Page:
I blogged last week about two groups cited as opposing free trade. The first were the working class of developed countries – this group is correctly concerned about their own jobs, incomes, families, and livelihoods. Although trade is good overall, it hurts some groups because the gains are uneven, and this group is the most likely to suffer in the short run.
The second group consisted of "liberal hippies" who are sort of caricatured as English professors (no offense intended to the English professors in my own college) and their idealistic young students. Their ideas are romantic, and their ends are admirable and include: reducing global poverty, saving the environment, ending armed conflict in the globe, child labor, gender and racial discrimination (er, reducing them, that is), and so on. Their means for accomplishing them on the other hand are somewhere between self-conflicting and patently stupid because they almost always include imposing trade restrictions on countries who appear to be behaving in an unsatisfactory way or tying these issues to trade negotiations. Oh, what a tangled web they weave…
Let me start though with the empirical evidence on such issues:
Poverty: With a few exceptions, trade has been found to alleviate poverty in most countries that are "open." Viet Nam is a good example, where textile industries boomed as a result of trade, which was paired with the adoption of better technologies in the rice sector and a win-win or poor families. Here's another story from NPR on China, and a complementary piece, also from NPR. It's an interesting tale of factories in China shutting down, which seems sad at first, but digging deeper, much of the jobs lost are due to the fact that labor markets are becoming more competitive, workers are seeking jobs with other firms, and wages and labor standards are increasing.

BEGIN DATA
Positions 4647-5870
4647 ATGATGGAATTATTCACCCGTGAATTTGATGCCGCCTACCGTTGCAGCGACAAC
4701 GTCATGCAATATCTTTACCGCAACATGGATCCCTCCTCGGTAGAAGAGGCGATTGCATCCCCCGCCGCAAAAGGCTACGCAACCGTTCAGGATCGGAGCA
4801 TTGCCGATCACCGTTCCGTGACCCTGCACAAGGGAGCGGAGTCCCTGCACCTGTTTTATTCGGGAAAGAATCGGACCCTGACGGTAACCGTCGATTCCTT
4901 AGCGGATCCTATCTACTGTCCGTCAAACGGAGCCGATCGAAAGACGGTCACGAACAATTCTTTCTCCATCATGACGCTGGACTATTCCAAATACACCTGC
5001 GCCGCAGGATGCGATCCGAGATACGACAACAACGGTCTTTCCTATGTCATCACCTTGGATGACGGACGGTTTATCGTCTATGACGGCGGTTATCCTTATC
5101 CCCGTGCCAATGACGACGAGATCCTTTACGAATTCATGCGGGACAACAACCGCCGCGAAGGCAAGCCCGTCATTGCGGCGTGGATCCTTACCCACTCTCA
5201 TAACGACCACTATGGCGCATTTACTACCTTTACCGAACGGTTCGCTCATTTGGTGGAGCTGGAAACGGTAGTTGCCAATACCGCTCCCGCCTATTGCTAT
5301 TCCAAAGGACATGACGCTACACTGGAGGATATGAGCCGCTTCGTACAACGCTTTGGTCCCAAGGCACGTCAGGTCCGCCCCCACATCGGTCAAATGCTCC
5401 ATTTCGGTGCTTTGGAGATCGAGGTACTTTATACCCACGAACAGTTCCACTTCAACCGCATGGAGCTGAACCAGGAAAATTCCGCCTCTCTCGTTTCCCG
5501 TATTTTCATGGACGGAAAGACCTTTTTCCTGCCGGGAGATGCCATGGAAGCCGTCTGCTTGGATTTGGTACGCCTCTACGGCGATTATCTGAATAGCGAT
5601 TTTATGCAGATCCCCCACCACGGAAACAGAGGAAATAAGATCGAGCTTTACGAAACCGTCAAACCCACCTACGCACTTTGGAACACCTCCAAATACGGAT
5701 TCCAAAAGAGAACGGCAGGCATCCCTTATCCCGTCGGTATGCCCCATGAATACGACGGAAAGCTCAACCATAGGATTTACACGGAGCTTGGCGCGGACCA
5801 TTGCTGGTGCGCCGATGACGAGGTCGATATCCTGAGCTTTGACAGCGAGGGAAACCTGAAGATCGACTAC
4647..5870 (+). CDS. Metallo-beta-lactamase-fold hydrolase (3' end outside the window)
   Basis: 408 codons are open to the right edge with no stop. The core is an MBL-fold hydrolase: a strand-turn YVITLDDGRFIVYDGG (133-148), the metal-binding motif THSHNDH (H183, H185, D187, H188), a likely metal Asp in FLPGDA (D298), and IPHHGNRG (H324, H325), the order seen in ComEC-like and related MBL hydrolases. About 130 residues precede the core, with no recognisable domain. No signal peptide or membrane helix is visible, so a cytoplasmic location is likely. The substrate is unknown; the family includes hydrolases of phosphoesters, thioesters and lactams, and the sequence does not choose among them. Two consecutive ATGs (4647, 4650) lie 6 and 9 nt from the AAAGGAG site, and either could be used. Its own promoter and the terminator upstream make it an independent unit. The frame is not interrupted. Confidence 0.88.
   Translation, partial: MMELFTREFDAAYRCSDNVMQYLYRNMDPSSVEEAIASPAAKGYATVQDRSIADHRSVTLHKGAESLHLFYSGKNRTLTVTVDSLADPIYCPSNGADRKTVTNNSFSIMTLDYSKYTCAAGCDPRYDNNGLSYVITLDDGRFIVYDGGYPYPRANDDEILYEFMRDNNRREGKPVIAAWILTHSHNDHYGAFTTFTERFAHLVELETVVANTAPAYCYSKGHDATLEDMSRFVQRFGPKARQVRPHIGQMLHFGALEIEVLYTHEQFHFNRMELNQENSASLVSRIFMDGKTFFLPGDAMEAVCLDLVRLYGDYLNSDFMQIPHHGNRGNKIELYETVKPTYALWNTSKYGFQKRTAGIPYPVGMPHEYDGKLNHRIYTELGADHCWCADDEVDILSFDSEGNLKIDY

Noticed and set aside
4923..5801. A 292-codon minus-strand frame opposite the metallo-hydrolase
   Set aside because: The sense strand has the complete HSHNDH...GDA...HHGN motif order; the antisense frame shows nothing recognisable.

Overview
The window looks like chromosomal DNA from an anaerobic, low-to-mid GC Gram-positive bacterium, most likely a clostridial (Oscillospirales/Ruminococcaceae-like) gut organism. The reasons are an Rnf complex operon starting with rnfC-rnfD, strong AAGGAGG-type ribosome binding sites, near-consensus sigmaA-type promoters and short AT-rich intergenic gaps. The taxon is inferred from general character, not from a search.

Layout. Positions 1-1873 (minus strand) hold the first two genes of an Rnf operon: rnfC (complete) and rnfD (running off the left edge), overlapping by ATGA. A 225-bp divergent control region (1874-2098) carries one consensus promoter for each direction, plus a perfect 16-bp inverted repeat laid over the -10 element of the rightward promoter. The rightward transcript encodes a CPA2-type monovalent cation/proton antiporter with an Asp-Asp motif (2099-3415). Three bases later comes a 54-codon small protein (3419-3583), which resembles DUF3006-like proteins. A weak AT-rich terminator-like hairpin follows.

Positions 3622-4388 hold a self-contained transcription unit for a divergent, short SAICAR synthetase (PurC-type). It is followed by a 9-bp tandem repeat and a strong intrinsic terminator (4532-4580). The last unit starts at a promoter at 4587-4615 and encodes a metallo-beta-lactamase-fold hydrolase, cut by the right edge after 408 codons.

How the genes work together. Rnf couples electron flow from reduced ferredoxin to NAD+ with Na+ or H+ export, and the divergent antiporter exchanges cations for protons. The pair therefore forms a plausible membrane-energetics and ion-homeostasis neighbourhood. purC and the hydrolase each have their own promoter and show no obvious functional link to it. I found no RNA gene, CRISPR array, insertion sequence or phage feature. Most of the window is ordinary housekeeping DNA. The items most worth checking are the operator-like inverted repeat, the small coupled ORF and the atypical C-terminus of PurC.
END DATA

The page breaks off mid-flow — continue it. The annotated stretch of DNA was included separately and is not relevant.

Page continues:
Environment: The effect of trade on the environment is tough to pin down. The only thing that can really be said is that assuming trade leads to greater productivity, higher incomes and a "growth spurt" in developing countries, then it will also lead to increased demand for energy resources, and put greater strain on the environment. There are two problems with this proposition. First, even if it is valid, liberal hippies have to concede the point on poverty to make it true. If trade leads to growth and increases household consumption of carbon-emitting fuels, then it is probably because they are less poor. To restrict trade would be to deny poor families the opportunities that greater wealth brings and we would be inflicting poverty on 60% of the world's population in an attempt to put a band-aid on environmental harm. Second, the proposition above assumes that with growth these economies will stupidly continue to use the same harmful technologies and not adopt cleaner ones. Even China has recognized that they need to resolve this issue, with an increasing number of "zero energy/zero emissions" skyscrapers being built and carbon capture technology being better investigated.
Child Labor, Social Issues, etc.: Globalization brings these issues more to our attention than anything else. These things have always been problems, but they have been greater problems in closed countries, and in poorer countries. Even the United States and Britain, when they were first industrializing, struggled with problems of child labor and various forms of wage and employment discrimination. These problems tend to be more effectively alleviated by extending economic freedom, which is what openness to trade does, not denying it, which is what restrictions do.
A good book on the "human face" of globalization is In Defense of Globalization by Jagdish Bhagwati. It should be required reading for anyone considering opening their pieholes on the topic of trade and globalization.
It's actually going to be a fun week – I see two good articles on trade and globalization in this week's Economist, so you'll get to hear my thoughts on them.